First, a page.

Even punk and alternative bands adopted some elements of it, with Joy Division, Gang Of Four and New Order all adding in certain elements as a reaction against the loud and offensive nature of grunge. James Chance, Moonshake and Disco Inferno coupled jazz elements with the genre, but it was heavy music which allowed post-rock to have the most noticeable effect. Bands like Isis, Godspeed You! Black Emperor, Russian Circles, and Mogwai were groups who challenged their peers to shift focus from just being heavy and loud over to being dynamic and layered. Underoath, Deftones, (yes, even Deftones) Cult Of Luna and 65daytsofstatic all adopted musical flavours from the school of post-rock, with song dynamics, heavy, layered guitars acting as core timbre motives, and abstract sounds playing a stronger part than ever before in the world of metal.
Despite the growth of the genre in both influence and popularity, by the early 2000’s many bands either shied away from the title or outright rejected any affiliation with it.
Mogwai mastermind Stuart Braithwaite noted in an interview with Time Out Shanghai that the label didn’t sit well with the band, despite being considered one of the genre’s leading acts, saying “…the term just sounds weird to me. It’s not post-anything. I prefer to call it instrumental music from Scotland.”
Likewise, Tortoise drummer James McEntire revealed to South China Morning Post that the band felt uncomfortable and boxed in by the term, despite being seen by many as the “godfathers” of the genre, saying: “Originally, it just seemed like a lazy attempt at being a music journalist; create some bogus music category. But I guess it’s really become something…we all came out of the punk rock scene…and for some reason, it seemed that by ’94 people were ready for different stuff and didn’t want loud guitars all the time – it just worked for us.”
Many artists felt that the term in itself couldn’t adequately describe the musical dimensions found in the style, potentially robbing the actual music of its stylistic integrity and pure emotional value. Even today, artists are hesitant to refer to the term to describe their music.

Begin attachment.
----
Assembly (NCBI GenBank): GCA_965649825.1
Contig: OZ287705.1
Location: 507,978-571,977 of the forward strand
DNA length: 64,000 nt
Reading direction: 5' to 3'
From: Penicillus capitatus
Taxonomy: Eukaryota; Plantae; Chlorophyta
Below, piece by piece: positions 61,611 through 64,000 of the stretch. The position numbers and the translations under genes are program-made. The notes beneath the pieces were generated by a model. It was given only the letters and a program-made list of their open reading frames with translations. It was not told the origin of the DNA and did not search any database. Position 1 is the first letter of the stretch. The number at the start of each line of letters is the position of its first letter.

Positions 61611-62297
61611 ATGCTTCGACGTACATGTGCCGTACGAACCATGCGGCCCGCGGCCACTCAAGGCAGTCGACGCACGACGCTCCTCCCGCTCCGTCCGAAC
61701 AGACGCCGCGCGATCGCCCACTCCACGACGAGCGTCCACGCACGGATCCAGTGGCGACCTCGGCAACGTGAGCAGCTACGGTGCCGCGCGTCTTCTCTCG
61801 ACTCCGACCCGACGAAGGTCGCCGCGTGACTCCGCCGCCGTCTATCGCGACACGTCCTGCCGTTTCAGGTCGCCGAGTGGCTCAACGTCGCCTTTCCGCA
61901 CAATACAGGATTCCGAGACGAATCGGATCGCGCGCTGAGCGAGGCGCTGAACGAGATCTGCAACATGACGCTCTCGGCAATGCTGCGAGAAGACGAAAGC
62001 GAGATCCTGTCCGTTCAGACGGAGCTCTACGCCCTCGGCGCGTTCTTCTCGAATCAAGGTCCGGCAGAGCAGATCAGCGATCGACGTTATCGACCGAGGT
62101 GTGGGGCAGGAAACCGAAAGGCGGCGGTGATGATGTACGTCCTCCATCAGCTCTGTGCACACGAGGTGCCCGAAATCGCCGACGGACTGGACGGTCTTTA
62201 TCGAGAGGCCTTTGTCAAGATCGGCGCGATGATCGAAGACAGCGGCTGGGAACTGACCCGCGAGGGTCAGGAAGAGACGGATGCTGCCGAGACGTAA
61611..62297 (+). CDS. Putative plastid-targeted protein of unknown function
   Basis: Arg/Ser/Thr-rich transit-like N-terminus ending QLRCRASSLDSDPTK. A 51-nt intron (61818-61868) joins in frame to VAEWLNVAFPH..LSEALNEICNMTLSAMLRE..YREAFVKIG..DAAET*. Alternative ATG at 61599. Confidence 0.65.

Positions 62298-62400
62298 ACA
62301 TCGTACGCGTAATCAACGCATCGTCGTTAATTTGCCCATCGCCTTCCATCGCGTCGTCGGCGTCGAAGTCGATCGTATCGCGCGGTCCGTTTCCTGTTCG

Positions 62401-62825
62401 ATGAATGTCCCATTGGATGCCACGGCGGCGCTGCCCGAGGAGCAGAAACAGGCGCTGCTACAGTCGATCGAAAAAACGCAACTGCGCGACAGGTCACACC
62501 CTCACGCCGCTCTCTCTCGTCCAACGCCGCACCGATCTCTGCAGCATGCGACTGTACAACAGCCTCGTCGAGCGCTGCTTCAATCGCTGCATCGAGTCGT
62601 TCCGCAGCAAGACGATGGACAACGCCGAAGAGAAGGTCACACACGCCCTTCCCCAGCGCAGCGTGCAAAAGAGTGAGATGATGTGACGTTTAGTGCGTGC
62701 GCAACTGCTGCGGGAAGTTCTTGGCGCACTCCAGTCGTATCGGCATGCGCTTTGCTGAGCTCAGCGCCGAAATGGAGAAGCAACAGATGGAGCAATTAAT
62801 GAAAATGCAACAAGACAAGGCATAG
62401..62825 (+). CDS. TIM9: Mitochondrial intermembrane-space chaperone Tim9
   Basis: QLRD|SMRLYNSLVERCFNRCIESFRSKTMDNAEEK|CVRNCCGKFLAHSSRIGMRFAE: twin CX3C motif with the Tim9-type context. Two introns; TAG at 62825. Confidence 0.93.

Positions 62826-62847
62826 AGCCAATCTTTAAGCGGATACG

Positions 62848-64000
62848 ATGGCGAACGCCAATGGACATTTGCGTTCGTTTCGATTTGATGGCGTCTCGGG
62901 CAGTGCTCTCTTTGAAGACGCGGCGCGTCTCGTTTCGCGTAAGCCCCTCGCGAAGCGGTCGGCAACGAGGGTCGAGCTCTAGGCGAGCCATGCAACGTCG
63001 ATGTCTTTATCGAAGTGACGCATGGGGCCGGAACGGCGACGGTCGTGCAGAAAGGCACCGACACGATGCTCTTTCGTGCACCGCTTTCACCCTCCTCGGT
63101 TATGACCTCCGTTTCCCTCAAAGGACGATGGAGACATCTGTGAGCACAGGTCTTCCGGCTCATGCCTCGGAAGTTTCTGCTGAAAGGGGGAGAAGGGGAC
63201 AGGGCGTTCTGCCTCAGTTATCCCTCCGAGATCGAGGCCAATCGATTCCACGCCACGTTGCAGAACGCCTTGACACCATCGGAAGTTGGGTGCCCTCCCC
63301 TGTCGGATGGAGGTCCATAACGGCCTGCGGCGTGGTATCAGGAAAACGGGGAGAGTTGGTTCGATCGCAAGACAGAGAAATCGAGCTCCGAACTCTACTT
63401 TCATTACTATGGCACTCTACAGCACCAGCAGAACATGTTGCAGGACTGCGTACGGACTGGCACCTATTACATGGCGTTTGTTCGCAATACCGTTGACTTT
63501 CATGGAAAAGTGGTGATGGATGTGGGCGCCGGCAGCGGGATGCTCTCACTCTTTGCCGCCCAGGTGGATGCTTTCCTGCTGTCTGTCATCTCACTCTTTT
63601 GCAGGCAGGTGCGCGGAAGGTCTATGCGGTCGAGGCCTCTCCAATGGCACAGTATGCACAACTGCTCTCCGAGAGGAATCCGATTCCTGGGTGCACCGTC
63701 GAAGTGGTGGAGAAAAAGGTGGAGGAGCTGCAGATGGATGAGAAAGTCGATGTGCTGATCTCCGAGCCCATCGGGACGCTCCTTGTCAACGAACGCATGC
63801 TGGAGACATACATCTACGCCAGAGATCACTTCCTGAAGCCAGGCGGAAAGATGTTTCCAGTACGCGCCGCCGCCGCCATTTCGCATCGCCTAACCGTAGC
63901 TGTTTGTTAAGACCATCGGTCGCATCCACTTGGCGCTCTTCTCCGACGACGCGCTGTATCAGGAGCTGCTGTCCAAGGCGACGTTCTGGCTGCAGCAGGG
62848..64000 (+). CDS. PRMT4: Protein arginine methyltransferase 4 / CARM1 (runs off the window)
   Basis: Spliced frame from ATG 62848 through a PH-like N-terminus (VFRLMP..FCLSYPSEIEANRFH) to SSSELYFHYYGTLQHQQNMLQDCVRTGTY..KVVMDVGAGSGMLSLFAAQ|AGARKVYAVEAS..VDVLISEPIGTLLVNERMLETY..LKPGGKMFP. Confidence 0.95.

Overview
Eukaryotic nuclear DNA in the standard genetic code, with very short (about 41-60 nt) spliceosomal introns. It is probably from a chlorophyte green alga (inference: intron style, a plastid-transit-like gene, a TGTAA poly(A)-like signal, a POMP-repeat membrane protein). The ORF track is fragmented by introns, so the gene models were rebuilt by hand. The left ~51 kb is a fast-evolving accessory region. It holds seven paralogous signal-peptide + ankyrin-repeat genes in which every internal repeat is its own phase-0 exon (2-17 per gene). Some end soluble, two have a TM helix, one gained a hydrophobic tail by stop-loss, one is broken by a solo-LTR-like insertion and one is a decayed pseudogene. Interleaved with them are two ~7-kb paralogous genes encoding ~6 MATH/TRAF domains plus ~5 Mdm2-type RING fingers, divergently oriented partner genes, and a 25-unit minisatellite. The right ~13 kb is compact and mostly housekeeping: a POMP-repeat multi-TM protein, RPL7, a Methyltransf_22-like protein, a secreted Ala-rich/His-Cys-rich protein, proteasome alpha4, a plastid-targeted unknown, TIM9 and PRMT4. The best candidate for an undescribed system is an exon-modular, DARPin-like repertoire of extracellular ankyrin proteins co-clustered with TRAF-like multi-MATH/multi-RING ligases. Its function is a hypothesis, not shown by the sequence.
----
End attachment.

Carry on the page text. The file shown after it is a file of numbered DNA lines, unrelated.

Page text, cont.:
When I recently spoke to sleepmakeswaves guitarist Otto Wicks-Green, he was hesitant to categorise the band under the post-rock banner, noting that; “It’s hard to classify us as one particular style of music. Sure, we have lots of elements of post-rock, particularly as we are an instrumental band, but there is so much more to our sound, especially with our heavier elements. The word and genre terms, in general, can be limiting.”
By the turn of the decade, the label found itself in a position that was shunned by both critics and bands alike, yet continued to describe the sound of an increasing number of bands within the heavy music realm. Despite some bands having a distaste for the term, their impact on the genre and the influence on the style’s younger bands is unquestionable.
At that point in time of the last decade, it would have taken a very brave person to bet that this genre would evoke the public conscience much further beyond this point. Whilst it would be foolish to claim that the creative limits of the genre had been reached, there wasn’t much more that could be gleaned or extracted from a droning, 12-minute piece of music that gradually increased in heaviness, layers, dynamics, and all over the same guitar riff no less.
So it begged the question; why are we now seeing it permeate music – particularly heavy music – seemingly more than ever before? Well, I think that part of the answer can perhaps be found in the emotionally evocative nature of the music itself.
Instrumental music and post-rock, perhaps more than any other genres, can tell a story within its sounds.
A glance back over the annals of instrumental music will reveal that full symphonies have been composed in homage to epic tales, encompassing the stories of Romeo & Juliette (Prokofiev), The Lord Of The Rings (Johan De Mejj), to even the voyages of Sinbad. Indeed, bands such as Solkyri and the aforementioned Mogwai adopted many symphonic elements to increase their breadth of sounds and their sense of story and scope.
However, it would be unfair to suggest that music with the added dimension of lyrics are unable to convey such emotions. The sheer angst of Mastodon’s ‘Leviathan‘ or the complexity of Dream Theatre’s opus ‘Scenes From A Memory‘ is a testament to such a fact. Yes, the removal of lyrics does strip away some of the piece’s direct message, but this then allows the listener to pair their own interpretations of the story with the music; giving them a true sense of control and agency over the art.
For instance, take the exceptional ‘Departure Songs‘, the debut album from Sydney group, We Lost The Sea. This album was released instrumentally, a move undertaken by the band after their frontman Chris Thorpe tragically took his own life.